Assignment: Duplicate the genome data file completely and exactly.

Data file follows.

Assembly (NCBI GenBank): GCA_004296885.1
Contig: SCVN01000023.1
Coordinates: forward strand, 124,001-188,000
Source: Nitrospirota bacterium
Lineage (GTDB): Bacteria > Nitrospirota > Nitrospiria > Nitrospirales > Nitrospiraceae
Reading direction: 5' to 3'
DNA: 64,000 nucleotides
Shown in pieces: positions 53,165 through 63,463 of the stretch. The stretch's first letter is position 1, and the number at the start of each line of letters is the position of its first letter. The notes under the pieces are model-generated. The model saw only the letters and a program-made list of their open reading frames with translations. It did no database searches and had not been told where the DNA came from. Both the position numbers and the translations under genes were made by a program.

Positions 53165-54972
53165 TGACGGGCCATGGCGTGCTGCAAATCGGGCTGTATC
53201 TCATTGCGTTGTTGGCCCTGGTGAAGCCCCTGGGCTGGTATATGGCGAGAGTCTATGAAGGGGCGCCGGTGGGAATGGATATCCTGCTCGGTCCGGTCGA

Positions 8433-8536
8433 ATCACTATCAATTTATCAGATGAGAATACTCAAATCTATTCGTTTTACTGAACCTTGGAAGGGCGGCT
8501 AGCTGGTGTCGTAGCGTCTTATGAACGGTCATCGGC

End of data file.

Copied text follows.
Assembly (NCBI GenBank): GCA_004296885.1
Contig: SCVN01000023.1
Coordinates: forward strand, 124,001-188,000
Source: Nitrospirota bacterium
Lineage (GTDB): Bacteria > Nitrospirota > Nitrospiria > Nitrospirales > Nitrospiraceae
Reading direction: 5' to 3'
DNA: 64,000 nucleotides
Shown in pieces: positions 53,165 through 63,463 of the stretch. The stretch's first letter is position 1, and the number at the start of each line of letters is the position of its first letter. The notes under the pieces are model-generated. The model saw only the letters and a program-made list of their open reading frames with translations. It did no database searches and had not been told where the DNA came from. Both the position numbers and the translations under genes were made by a program.

Positions 53165-54972
53165 TGACGGGCCATGGCGTGCTGCAAATCGGGCTGTATC
53201 TCATTGCGTTGTTGGCCCTGGTGAAGCCCCTGGGCTGGTATATGGCGAGAGTCTATGAAGGGGCGCCGGTGGGAATGGATATCCTGCTCGGTCCGGTCGA

Positions 8433-8536
8433 ATCACTATCAATTTATCAGATGAGAATACTCAAATCTATTCGTTTTACTGAACCTTGGAAGGGCGGCT
8501 AGCTGGTGTCGTAGCGTCTTATGAACGGTCATCGGC